There are many reasons you might want to put OpenWRT into Azure Cloud. For me, I was looking for a free and light weight solution which can do routing, NAT, port forwarding, firewall with Web GUI management for my Azure cloud. I tried VNS3 NATe solution which works fine. Only restriction bothers me for production usage is throughput limited at 50Mbps.
I had some posts regarding OpenWRT running in my VMWare environment. Is it possible to run it in Azure cloud? I managed to try using an OVA package found from Openwrt.org website and it works.
Just in case you have same need and here are the steps I am following to spin up an OpenWRT VM in Azure Cloud.
Download and Unzip OpenWRT OVA package
OVA file download links:
19.07.5 – https://www.dropbox.com/s/4b0dy8d8iqf8a91/OpenWRT_x86_64_19.07.05.ova?dl=0
We can use winzip or 7zip this kind of software to unzip OVA file to a folder. There is vmkd file which we will need to process to next step.
Convert VMDK file to VHD format
There are a couple of ways to do that. The easiest way for me is to download StarWindConverter from https://www.starwindsoftware.com/starwind-v2v-converter
After installed the software, following those steps to convert it to VHD format which can be used by Azure cloud.
1 Choose local file to start
2 select the vmdk file we extracted from ova file.
3 choose where to save your converted file.
4 choose the vhd / vhdx as destination image format.
5 Choose VHD pre-allocated image
Then you can start converting. You will get a 256MB size VHD file. It has to be pre-allocated image. Growable image will not work when creating your image in Azure environment.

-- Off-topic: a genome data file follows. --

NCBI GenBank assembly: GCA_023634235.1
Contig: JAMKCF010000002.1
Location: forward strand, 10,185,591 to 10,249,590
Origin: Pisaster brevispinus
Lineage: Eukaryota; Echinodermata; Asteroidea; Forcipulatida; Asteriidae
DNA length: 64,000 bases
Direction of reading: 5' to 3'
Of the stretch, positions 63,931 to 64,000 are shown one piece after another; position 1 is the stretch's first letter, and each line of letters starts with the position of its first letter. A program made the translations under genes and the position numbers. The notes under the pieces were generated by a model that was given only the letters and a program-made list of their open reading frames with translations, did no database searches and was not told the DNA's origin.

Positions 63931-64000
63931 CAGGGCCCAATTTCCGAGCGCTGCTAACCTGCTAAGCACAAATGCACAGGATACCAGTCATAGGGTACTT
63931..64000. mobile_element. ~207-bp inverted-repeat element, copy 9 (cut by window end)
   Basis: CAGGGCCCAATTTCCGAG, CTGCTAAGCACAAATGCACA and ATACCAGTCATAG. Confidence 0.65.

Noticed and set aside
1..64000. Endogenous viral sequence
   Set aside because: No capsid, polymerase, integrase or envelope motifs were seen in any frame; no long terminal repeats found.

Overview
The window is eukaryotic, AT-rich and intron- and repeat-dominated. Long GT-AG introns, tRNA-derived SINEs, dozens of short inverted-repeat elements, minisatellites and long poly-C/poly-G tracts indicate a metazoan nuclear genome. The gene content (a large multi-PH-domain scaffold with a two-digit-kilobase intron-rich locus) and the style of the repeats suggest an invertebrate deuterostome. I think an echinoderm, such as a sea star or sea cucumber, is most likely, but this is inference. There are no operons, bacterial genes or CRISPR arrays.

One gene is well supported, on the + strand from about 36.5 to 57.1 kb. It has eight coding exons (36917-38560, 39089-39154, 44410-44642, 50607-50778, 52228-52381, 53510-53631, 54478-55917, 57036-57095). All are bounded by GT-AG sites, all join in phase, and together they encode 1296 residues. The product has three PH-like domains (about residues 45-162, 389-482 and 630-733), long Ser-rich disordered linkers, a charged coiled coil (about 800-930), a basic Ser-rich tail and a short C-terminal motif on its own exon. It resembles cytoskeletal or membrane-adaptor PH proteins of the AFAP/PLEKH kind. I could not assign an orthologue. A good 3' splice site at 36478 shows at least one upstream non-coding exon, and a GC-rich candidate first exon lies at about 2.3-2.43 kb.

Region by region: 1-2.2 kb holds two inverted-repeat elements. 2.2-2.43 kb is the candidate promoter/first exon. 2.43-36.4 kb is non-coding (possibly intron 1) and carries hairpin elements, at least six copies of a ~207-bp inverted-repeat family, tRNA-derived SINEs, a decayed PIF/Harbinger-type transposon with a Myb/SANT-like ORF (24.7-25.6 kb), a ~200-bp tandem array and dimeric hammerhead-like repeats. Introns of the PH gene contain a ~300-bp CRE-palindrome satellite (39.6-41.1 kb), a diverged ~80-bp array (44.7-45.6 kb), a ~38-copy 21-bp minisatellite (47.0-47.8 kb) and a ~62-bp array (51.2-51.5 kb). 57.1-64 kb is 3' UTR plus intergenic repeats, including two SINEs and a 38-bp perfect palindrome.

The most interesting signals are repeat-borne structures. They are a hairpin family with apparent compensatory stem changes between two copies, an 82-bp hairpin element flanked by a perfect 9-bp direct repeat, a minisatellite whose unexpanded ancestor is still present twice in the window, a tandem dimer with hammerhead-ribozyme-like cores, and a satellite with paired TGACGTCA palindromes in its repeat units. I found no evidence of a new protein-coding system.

Just in case you do not want to install StarWind V2V software, I have a converted VHD file for downloading: https://od.51sec.org/T51SecEU/Sharing/VM/OpenWRT/
Upload VHD File to Azure Storage
If you have not create a storage account, you will need to create one. You will also need to create a container to store this VHD file.
Note: Azure does not support dynamically expanding type vhd file. It has to be fixed size vhd file. You can use Hyper-V manager’s ‘Edit Disk’ function to convert it from dynamic type to fixed size type.
Create OpenWRT Image from VHD File in Blob Storage
Create OpenWRT VM Based on New Created OpenWRT Image
Log in to OpenWRT to Confirm Connection
Default username is root and password is null, no password.
Stop VM to Add a new interface
Since default image is only have one interface which is connecting to Internet and it is the interface we are connecting to, we are going to add second interface for LAN network, which is behind this OpenWRT appliance.
We will need to stop this virtual appliance before we can add a new interface to this VM.
Stop-AzVM -ResourceGroupName "RG-OpenWRT" -Name "OpenWRT-1" -Force
Log in to OpenWRT to Modify Interfaces
We are going to change first interface to zone WAN. For second interface, we will put it into LAN zone.
Add New Route Table and Route
Last configuration is to add a new route table for Azure LAN subnet. A new route will be created to make sure all traffic in LAN subnet will be sent to our OpenWRT LAN interface, which is 10.0.1.4.
Spin Up Win10 Machine to Test Speed
Finally we completed all configuration and we can use a Win10 VM for testing. We will test network throughput and Internet access.
C:\Users\netsec>tracert 126.96.36.199 Tracing route to dns.google [188.8.131.52]
over a maximum of 30 hops: 1 1 ms <1 ms <1 ms 10.0.1.4
2 * * * Request timed out.
3 * * * Request timed out.
4 * * * Request timed out.
5 * * * Request timed out.
6 * * * Request timed out.
7 * * * Request timed out.
8 * * * Request timed out.
9 * * * Request timed out.
10 * * * Request timed out.
11 * * * Request timed out.
12 2 ms 2 ms 3 ms dns.google [184.108.40.206] Trace complete.
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